The Moving Walkways of Chestnut Street

This Sunday Mark Bowden wrote about how chronic underfunding and suburban neglect prevents SEPTA from expanding its system to meet coming energy crisis.  Though he dances around the reasons why SEPTA is expected to pay its own way, I think his point that yearly funding crises interrupt plans to prepare for a post-oil world is correct.  This is a point I have made my own studies of SEPTA.  As early as the 1970s, when the Authority was just beginning to integrate its predecessor private companies, the state expected SEPTA to tighten its belt and solve its own fiscal problems like a private corporation.  Except SEPTA had to deal with a fragmented patchwork of companies, labor agreements, and operating systems, not to mention competition from cars.  From 1968-1983 was a crucial period for SEPTA and massive infusions of cash could have created a more versatile system, a more multi-directional system, a less spokes-on-a-wheel type system.  If you want to read more about these missed opportunities click here.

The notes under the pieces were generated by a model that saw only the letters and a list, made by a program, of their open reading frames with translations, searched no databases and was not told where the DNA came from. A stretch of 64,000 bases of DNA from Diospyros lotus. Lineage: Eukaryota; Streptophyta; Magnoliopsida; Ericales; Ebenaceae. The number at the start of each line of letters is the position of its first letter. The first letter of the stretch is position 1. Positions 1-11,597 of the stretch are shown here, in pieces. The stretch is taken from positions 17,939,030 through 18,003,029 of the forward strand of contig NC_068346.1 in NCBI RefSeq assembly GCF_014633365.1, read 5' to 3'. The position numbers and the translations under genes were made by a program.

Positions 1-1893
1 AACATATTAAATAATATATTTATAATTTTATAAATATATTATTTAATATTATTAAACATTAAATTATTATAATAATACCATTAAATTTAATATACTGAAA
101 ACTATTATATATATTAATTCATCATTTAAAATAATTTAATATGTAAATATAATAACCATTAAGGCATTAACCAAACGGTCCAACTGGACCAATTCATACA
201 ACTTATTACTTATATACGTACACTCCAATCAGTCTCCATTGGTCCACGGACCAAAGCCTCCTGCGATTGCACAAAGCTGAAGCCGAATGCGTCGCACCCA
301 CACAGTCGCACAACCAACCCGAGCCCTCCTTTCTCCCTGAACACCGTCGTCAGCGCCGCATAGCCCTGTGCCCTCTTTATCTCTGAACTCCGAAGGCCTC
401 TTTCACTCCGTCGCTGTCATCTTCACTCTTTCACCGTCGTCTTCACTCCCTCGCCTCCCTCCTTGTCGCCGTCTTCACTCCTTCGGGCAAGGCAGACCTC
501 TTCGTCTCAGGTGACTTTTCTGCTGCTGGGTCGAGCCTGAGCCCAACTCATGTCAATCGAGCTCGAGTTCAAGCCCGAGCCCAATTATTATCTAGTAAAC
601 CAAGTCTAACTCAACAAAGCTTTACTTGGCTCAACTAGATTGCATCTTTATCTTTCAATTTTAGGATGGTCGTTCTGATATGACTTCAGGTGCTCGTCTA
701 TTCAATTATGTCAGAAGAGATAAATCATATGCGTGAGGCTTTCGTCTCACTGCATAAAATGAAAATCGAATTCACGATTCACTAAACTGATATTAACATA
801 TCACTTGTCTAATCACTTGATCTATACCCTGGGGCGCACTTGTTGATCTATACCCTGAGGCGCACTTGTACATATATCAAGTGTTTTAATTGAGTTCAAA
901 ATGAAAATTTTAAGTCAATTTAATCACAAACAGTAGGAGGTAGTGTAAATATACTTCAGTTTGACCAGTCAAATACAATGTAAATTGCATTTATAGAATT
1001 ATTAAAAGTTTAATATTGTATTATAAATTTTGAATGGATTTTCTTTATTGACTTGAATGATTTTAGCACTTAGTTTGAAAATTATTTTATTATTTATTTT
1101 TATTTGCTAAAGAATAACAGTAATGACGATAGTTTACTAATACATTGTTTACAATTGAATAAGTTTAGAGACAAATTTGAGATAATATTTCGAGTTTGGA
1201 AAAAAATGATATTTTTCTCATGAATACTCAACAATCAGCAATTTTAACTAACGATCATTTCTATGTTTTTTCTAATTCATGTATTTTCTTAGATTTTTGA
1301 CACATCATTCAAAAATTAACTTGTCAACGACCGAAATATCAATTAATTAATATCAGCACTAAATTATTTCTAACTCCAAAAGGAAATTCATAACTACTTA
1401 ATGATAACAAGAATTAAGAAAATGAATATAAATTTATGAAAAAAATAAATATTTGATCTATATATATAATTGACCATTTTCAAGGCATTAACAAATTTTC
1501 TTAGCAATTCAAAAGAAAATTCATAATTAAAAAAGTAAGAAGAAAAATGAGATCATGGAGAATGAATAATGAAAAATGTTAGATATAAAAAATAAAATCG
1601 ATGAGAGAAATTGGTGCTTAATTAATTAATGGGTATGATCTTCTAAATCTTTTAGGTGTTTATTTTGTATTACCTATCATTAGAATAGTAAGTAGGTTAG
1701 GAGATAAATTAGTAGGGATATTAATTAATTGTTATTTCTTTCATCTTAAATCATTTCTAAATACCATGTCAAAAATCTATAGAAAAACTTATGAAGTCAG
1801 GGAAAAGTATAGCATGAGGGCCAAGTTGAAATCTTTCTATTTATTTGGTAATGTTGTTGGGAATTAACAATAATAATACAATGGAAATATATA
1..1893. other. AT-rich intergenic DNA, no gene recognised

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“The Weight of Tradition”: A history of SEPTA’s formation


Everyone is down on SEPTA but no one has ever considered the difficulty of melding various independent private transit systems into a cohesive whole.  From a “long view” of SEPTA one can truly say they are “Serious About Change.”

This is precisely what I argue in this paper: a history of SEPTA’s bureaucratic formation from roughly 1958 to 1983.   I urge transit buffs, Philadelphia historians, ex-PRR, RDG, and SEPTA officials to comment.